Is Exxon Taking Advantage of Tiny Guyana's Huge Oil Wealth?

I guess this is another resource curse story ... The IMF is calling on Guyana to rewrite its tax laws because of an Exxon Mobil deal there that is unusually favorable to the oil giant: meaning, below the international standard for big oil exploration deals. Exxon of course says there's nothing unfair about the deal, but it's easy for someone to take advantage of a country like Guyana that has no experience dealing with these huge companies. 

https://www.bloomberg.com/amp/news/articles/2018-04-09/exxon-sparks-imf-concern-with-weighty-returns-in-tiny-guyana

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I think this is a good topic to bring up and definitely worth talking about; however, I'm not so sure that Bloomberg handled this well. They went for the headline, but bury half of what the IMF actually said. And Exxon has a point here: It got a good deal because it went into Guyana to explore when no one else would. At the time, it was a major risk for Exxon so they got a good deal that will still earn Guyana more than it's ever imagined. I think one can argue that this deal wasn't "below the international standard" for unproven "frontier" venues in oil and gas exploration (and deepwater, at that). 

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I don't see why Guyana would not benefit... rewriting the tax law will most likely result in more money landing in the pockets of corrupt officials.

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7 minutes ago, TraderTate said:

I think this is a good topic to bring up and definitely worth talking about; however, I'm not so sure that Bloomberg handled this well. They went for the headline, but bury half of what the IMF actually said. And Exxon has a point here: It got a good deal because it went into Guyana to explore when no one else would. At the time, it was a major risk for Exxon so they got a good deal that will still earn Guyana more than it's ever imagined. I think one can argue that this deal wasn't "below the international standard" for unproven "frontier" venues in oil and gas exploration (and deepwater, at that). 

Yeah it's definitely not as black and white as it seems. Exxon would argue that it took all the risk and that the alternative for Guyana would be to have a 'favourable' portion of nothing.

I do agree though that this is somewhere where international regulation is needed, arguably going beyond simply getting these countries good deals but also assistance in setting up a wealth fund so as to help avoid the oil curse. Always going to be tough to introduce regulation without scaring the oil majors away though....

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" IMF in report suggests Guyana should rewrite its tax laws after "favorable" oil deal with Exxon". Big oil will go where the tax codes are the lowest....

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Legal plunder. Guyana will receive 2% royalties on oil produced when production beings in 2020. That’s about $1 million a day. The international norm for profit sharing’s are closer to between 10 and 20 percent. David vs. Goliath.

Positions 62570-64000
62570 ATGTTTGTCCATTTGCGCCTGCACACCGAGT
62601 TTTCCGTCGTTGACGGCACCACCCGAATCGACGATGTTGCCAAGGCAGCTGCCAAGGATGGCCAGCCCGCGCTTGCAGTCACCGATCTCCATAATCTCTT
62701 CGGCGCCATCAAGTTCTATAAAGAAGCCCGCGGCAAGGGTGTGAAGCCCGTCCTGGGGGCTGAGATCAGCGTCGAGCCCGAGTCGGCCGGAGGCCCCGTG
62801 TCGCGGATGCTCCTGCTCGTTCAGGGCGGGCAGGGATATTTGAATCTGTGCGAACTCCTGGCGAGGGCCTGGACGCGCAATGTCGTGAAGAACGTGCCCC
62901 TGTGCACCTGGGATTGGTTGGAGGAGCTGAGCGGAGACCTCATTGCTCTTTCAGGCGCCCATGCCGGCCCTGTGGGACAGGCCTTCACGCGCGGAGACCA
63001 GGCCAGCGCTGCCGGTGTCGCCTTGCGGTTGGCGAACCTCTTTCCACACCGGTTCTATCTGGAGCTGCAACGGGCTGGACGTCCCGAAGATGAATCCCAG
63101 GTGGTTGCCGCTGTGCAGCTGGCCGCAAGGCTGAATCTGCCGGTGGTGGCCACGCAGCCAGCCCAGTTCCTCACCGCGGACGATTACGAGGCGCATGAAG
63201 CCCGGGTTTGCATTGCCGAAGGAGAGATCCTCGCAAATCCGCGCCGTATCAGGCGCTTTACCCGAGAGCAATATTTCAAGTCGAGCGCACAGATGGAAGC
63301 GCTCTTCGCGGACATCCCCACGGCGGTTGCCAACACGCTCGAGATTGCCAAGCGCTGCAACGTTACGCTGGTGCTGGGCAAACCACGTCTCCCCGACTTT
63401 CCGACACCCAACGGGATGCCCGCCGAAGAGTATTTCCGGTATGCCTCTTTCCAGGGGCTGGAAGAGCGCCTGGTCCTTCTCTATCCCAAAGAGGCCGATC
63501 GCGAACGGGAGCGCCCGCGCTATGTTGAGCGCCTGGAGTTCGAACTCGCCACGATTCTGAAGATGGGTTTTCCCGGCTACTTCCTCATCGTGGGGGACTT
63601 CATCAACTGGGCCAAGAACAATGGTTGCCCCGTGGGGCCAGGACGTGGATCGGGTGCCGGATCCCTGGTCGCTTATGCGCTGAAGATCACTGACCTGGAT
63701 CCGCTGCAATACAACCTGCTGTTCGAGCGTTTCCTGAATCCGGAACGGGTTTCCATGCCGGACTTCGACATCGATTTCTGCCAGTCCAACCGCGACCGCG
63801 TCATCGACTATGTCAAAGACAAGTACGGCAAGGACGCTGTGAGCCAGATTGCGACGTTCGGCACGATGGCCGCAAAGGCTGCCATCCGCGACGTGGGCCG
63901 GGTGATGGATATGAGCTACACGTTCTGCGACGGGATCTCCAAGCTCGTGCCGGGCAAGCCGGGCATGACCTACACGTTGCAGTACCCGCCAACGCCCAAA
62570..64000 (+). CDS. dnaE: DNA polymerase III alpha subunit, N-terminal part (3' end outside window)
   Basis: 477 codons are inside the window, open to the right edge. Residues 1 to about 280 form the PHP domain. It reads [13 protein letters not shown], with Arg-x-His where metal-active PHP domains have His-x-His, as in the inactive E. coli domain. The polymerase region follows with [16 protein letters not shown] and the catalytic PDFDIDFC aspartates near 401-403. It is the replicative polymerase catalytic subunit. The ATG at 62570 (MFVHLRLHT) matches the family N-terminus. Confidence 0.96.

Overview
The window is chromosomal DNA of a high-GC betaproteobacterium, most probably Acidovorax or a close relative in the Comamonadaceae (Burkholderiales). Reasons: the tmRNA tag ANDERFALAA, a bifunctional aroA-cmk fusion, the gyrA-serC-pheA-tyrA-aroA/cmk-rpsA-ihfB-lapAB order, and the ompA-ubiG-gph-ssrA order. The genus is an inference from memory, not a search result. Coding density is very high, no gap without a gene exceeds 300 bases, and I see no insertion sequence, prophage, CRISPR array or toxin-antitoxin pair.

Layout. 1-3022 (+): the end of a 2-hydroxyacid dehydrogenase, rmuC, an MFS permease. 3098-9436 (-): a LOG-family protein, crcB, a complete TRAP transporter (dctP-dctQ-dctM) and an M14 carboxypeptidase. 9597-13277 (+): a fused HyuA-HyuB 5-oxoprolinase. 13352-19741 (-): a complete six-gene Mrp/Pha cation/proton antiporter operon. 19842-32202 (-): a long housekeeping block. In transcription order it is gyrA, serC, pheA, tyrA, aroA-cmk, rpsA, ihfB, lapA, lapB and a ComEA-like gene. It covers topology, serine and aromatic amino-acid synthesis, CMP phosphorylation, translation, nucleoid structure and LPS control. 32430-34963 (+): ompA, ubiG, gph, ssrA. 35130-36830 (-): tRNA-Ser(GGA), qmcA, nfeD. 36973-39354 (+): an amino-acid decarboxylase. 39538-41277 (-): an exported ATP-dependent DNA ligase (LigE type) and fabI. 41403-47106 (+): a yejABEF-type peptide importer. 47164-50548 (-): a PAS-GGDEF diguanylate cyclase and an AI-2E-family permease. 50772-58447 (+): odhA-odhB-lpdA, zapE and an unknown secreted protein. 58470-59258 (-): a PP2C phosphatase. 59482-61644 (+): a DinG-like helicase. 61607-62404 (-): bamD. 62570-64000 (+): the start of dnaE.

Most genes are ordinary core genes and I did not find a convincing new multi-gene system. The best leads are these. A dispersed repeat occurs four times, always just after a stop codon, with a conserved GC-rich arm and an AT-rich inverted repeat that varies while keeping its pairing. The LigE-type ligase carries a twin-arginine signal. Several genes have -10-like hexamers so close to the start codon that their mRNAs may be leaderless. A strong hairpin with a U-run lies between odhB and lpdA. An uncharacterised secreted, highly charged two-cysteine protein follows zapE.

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In the original agreement Guyana had zero, now they have 2% which is not great, but much better than before. Guyana would have no way to utilize its natural wealth if there is no Exxon because they don't have expertise in this industry. Exxon has give them that opportunity. Maybe not the one they wanted but at least now they have an opportunity to get to their wealth. 

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Exactly, but this is how it goes. The next supermajors to come in should definitively not get a good deal. The first one on the scene willing to take the risk gets the deal. The IMF isn't even saying the Exxon deal is bad. What they're trying to do is make sure there isn't a run on Guyana wherein a bunch of big companies are fleecing it and running. This is about future deals, not the Exxon deal. 

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Read the Bloomberg story. Everyone notice how they split the IMF quotes up and pushed the bit about this being a usual kind of frontier deal to the bottom so they could have their headline?

And re JOwens, I agree, but that's exactly the IMF is doing here. They are paving the way for a more constructive deal going forward. But I agree with everyone that Exxon took the big risk here. Guyana wasn't on anyone's deepwater map before this. Not that supermajors aren't known for taking advantage, but ...

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This was a HUGE risk for Exxon. It makes sense to me that they should bargain for a killer deal. This opens up a world of opportunity for Guyana. 

 

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4 hours ago, J Owens said:

I do agree though that this is somewhere where international regulation is needed, arguably going beyond simply getting these countries good deals but also assistance in setting up a wealth fund so as to help avoid the oil curse. Always going to be tough to introduce regulation without scaring the oil majors away though....

Ugh. No more regs. You hit the nail on the head when you say it will scare oil majors away. There is lots of risk here to develop new plays in unknown regions. It has to be well worth their while. 

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Yes, but since producing regions won't produce forever, in the end the majors will have to consider frontier regions, regulation or no regulation. I wonder what the reserve replacement rate is now. It was very, very bad a couple years ago.

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